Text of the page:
Friday, March 30, 2012

Sports, PR and Life

The PRSA defines public relations as, “… a strategic communication process that builds mutually beneficial relationships between organizations and their publics.” Public relations have become nearly irreplaceable making a business, cause or person standout and successful in the increasingly dense media world. Undoubtedly, ethical questions will arise in the course of conducting business, running a campaign or championing a cause. As a result, it’s imperative for public relations specialist to remain the conscience of the entity for which they work for. By understanding ethical theories and applying them to situations which arise in a career, PR specialist can promise themselves a long-term and successful career. By looking a specific case, we can see how ethical theories were (or weren’t) applied. As French author, journalist and philosopher Albert Camus once said, “A man without ethics is a wild beast loosed upon this world.” In order to protect not only the business or person from public scrutiny, but the profession as a whole, ethics need to be exercised every day.
                Egoism, the first ethical theory we will visit, states that the most ethical act comes from acting in one’s own best interest.  Several problems arise in this ethical situation because the perceived best interest of an organization might not actually be the most ethical approach. There exists no better example than the case of Patrick J. Witt, the former quarterback for Yale University. Witt, a 3.91 GPA student as well as star quarterback for the football team, was set to go before the Rhodes Trust in Atlanta for the Rhodes scholarship. On November 13 of this past year, Witt announced he was withdrawing his application because the game against Harvard happened to conflict with the day he would interview. Around the university and in several major news stations, including ESPN, the record-setting quarterback was hailed as a hero, despite the fact that Yale would be routed by Harvard. It’s a story with a good-feeling ending. Except that it’s not.
                The Rhodes Trust suspended Witt’s application because of an all alleged sexual assault complaint against Witt. Though the girl never filed a complaint with either the university or the police, it was enough to merit Witt’s suspension. To make matter worse, Yale University and Witt knowingly withheld this information from the media and public, instead fabricating a story claiming the reason for withdrawing his application was conflict with Yale-Harvard game. This instance shows the flaws associated with egoism. Witt and Yale both acted ethically according to egoism; they acted in their own best interest in order to protect their images. If Witt and Yale were determined to apply egoism, then they should have at least applied enlightened self-interest. According to Mixed Media, enlightened self-interest acknowledges that businesses do well financially by acting ethically. Therefore acting ethically is in the best interest of the individual and organization. Had Yale and Witt applied this ethical system, Witt would have suffered some minor scrutiny but in America, athletic feats make the American people generally forgiving. Instead, now Yale has its image and integrity questioned, and while its prestige will always boost Yale’s image, the university suffered a black eye of publicity it didn’t have to take.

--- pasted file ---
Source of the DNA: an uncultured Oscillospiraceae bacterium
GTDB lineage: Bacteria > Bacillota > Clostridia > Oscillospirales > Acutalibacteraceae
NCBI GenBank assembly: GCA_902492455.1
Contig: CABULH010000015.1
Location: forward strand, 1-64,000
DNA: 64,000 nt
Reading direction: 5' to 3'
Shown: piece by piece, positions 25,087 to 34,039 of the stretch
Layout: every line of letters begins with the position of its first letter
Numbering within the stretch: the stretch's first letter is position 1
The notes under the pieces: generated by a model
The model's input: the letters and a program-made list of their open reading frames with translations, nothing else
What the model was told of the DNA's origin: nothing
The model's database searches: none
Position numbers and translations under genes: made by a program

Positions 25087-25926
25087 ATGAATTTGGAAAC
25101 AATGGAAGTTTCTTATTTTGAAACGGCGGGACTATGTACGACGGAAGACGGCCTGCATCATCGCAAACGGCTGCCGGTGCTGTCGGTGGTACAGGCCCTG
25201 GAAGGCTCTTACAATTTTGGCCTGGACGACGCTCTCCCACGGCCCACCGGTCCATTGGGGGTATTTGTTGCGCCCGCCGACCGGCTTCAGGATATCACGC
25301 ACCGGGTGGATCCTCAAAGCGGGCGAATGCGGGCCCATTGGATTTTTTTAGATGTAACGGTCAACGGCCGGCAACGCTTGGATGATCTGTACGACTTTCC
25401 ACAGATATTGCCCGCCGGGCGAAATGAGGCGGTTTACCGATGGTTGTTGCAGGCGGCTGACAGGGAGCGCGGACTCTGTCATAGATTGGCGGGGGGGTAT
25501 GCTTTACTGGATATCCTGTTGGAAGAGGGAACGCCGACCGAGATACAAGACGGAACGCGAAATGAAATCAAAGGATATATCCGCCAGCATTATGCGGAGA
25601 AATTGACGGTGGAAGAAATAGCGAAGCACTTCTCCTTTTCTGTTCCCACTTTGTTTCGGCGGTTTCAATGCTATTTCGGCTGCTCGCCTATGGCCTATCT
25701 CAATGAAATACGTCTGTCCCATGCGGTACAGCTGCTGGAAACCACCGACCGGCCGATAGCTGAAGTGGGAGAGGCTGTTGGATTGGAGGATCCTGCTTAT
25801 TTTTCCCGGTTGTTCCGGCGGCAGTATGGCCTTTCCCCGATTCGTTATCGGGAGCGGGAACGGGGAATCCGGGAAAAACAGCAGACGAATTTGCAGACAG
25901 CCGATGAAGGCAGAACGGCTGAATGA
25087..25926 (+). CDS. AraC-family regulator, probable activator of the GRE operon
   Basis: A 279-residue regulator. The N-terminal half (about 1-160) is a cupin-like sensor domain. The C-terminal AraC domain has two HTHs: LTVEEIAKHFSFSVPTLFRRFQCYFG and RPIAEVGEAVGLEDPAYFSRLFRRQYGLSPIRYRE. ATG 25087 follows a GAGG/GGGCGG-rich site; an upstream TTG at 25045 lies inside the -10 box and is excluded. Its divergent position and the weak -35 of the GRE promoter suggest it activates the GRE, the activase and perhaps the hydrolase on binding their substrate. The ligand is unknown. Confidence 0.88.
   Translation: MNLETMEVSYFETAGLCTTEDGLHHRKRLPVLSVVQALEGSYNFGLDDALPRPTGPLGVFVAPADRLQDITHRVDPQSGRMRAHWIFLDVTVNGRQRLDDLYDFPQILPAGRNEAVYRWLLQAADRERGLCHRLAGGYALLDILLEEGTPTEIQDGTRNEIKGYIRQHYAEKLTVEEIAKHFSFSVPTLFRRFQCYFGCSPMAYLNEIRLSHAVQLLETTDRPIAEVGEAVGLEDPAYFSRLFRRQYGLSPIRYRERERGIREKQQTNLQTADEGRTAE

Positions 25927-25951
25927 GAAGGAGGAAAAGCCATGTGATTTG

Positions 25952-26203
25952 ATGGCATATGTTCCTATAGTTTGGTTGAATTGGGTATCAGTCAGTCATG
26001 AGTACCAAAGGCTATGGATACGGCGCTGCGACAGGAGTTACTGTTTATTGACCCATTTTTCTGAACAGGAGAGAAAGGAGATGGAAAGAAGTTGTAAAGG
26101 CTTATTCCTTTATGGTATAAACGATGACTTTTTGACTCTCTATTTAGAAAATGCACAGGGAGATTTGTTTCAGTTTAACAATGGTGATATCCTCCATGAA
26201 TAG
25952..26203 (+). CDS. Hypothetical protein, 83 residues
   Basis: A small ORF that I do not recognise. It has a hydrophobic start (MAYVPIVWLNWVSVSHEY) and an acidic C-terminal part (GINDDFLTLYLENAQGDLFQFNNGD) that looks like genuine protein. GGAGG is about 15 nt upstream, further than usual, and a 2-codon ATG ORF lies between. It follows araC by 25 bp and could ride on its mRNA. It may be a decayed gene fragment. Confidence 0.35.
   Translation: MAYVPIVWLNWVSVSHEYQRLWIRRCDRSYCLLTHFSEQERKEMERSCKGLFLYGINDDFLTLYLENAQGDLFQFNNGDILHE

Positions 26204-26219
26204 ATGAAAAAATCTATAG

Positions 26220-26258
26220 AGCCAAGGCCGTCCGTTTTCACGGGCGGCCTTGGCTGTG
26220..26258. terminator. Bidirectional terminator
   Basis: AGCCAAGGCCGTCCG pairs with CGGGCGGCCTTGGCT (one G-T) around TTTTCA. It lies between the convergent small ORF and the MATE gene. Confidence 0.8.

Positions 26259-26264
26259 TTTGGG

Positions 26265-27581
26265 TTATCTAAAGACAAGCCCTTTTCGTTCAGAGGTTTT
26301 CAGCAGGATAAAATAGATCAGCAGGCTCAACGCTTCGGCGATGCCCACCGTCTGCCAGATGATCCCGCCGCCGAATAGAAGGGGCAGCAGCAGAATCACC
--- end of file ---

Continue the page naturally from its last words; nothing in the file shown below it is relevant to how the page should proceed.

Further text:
Besides applying egoism to this case, we can see how it affected the outcome of the situation. If Yale had media relations specialists on the case, they failed ethically to promote the interests of the public, which includes Yale alumni, sports fans and the American public in general. How different would the situation had been if another ethical situation was applied? As Immanuel Kant would argue, the only ethical act is determined by intent.  Yale and Witt probably knew that by lying they would cover their own butts despite deceiving the public, which is exactly what they did. Instead of acting this way, Yale should have held a press conference for Witt to explain the reason behind removing his application for the Rhodes scholarship.
                Even when one applies utilitarianism, Witt and Yale’s media relations failed ethically. Utilitarianism defines ethical action as when one must do whatever benefits the largest number of people. Witt and Yale were obviously the only benefactors from their acts.

                As shown above, public relations specialists and communicators must act ethically not only for their organization but for public relations professionals as well. In today’s business and political worlds, profit margins and winning seem to hold the highest throne in the minds of Americans. It is imperative that not only as PR professionals but as functioning members of society, we hold ethics in the highest regard. Although an ethical approach might not benefit us, our businesses or our campaigns in the short-term, it’s the long-term that really matters.